Registering a trademark and using the ICANN Uniform Domain-Name Dispute-Resolution Policy to acquire an already registered domain name?
June 22, 2010 3:41 AM   Subscribe

Could one register a trademark and use the ICANN Uniform Domain-Name Dispute-Resolution Policy to acquire an already registered domain name?

In this question the use of the name "SpeedNet" is for the purposes of the example.

For instance, if one had a website called and another company in, for instance, Brazil was called speednet, and was using domain would it be possible for someone to register the trademark SpeedNet in the US (assuming it is not already registered/has never been registered before) and then use the Uniform Domain-Name Dispute-Resolution Policy to aquire the .com domain name?
posted by samengland to Computers & Internet (6 answers total) 1 user marked this as a favorite
Unlikely, as you're essentially trying to steal a domain name from someone else who has a legitimate right to use it.

I'm not a lawyer, but reading through the UDRP as a layman, if I owned the domain name and was operating as a business, and you challenged me over my right to use the domain name as per your scenario, I would use Section 4.c to defend my right to the domain name:

"Any of the following circumstances, in particular but without limitation, if found by the Panel to be proved based on its evaluation of all evidence presented, shall demonstrate your rights or legitimate interests to the domain name for purposes of Paragraph 4(a)(ii):

(i) before any notice to you of the dispute, your use of, or demonstrable preparations to use, the domain name or a name corresponding to the domain name in connection with a bona fide offering of goods or services; or

(ii) you (as an individual, business, or other organization) have been commonly known by the domain name, even if you have acquired no trademark or service mark rights;"

My understanding of this is that if other individuals, businesses or organisations have been using the domain name to offer a service, even without a trademark, and can prove it, then they have a legitimate right to use the domain name and can keep it.
posted by Nugget at 4:19 AM on June 22, 2010

In order to claim the domain via UDRP you'd have to prove bad faith on the part of the other party, and that would be pretty much impossible in this case if the company who registered the .com domain has a company by the same name.
posted by Rhomboid at 4:36 AM on June 22, 2010

There could also be two companies within the UK that had exactly the same name trademarked nationally in different trades (Apple (records) / Apple (computers) is the classic example) but which I would guess could not take domain names away from each other on that basis, so the same situation might also exist internationally.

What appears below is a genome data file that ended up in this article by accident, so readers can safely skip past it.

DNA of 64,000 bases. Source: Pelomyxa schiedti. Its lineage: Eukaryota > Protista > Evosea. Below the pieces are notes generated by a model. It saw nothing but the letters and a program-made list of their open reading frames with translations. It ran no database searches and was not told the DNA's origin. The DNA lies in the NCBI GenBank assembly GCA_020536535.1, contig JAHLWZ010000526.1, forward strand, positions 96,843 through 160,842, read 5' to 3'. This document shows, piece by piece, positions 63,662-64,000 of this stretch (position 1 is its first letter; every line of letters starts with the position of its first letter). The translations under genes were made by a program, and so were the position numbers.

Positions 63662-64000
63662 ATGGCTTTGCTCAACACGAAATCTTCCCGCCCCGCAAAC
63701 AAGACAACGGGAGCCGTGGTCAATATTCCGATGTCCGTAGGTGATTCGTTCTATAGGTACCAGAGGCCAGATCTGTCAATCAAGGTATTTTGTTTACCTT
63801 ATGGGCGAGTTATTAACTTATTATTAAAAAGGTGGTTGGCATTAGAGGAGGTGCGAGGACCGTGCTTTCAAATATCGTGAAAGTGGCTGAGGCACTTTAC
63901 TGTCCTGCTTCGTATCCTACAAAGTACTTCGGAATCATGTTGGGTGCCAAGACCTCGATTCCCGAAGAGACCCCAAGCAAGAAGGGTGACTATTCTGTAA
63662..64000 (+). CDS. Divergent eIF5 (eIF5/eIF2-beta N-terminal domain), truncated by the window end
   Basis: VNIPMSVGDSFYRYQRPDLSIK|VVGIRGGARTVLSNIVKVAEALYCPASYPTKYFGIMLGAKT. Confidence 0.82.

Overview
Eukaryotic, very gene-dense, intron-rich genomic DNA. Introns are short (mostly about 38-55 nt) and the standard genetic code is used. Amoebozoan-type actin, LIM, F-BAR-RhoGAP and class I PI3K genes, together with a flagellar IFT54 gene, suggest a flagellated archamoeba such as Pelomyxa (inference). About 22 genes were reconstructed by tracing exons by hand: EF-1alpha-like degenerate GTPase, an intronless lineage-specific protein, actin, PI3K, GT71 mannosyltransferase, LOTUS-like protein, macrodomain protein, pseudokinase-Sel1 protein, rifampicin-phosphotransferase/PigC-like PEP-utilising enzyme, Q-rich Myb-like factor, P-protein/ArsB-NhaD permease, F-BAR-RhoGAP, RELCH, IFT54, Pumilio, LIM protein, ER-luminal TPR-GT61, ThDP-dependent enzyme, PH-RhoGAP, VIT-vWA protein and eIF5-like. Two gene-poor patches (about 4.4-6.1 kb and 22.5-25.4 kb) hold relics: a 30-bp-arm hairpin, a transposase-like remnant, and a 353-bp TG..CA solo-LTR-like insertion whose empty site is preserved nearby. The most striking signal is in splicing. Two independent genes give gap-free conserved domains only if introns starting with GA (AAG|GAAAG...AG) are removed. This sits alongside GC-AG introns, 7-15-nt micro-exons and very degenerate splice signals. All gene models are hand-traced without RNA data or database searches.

posted by XMLicious at 4:51 AM on June 22, 2010

My company tried to do this; it didn't work. Lemme find the decision...

"Paragraph 4(a) of the Policy requires that the Complainant must prove each of the follow three elements to obtain an order that a domain name should be cancelled or transferred:
(1) the domain name registered by the Respondent is identical or confusingly similar to a trademark or service mark in which the Complainant has rights;
(2) the Respondent has no rights or legitimate interests in respect of the domain name; and
(3) the domain name has been registered and is being used in bad faith."

In your frinstance, neither 2 or 3 is satisfied.
posted by punchtothehead at 5:11 AM on June 22, 2010

Just echoing what everyone has said above: I've been on the filing side of quite a few UDRP decisions, and if the domain was registered before you got the trademark, there is absolutely no chance they will rule in your favor.
posted by SpiffyRob at 2:39 PM on June 22, 2010

A relative went through a domain-name buying spree back in the 90s. One of the names they registered was a clever (and now reasonably well known) name playing on the 'e' theme. A few years later an online company was registered with that name and sued my relative for the domain.

As the relo registered the domain before the company was formed, the company discovered in court that they had no claim. They ended up buying it for a low five-figure sum, which was immediately turned into an interest free loan to me for the deposit on my first home.
posted by Kerasia at 12:57 AM on June 23, 2010

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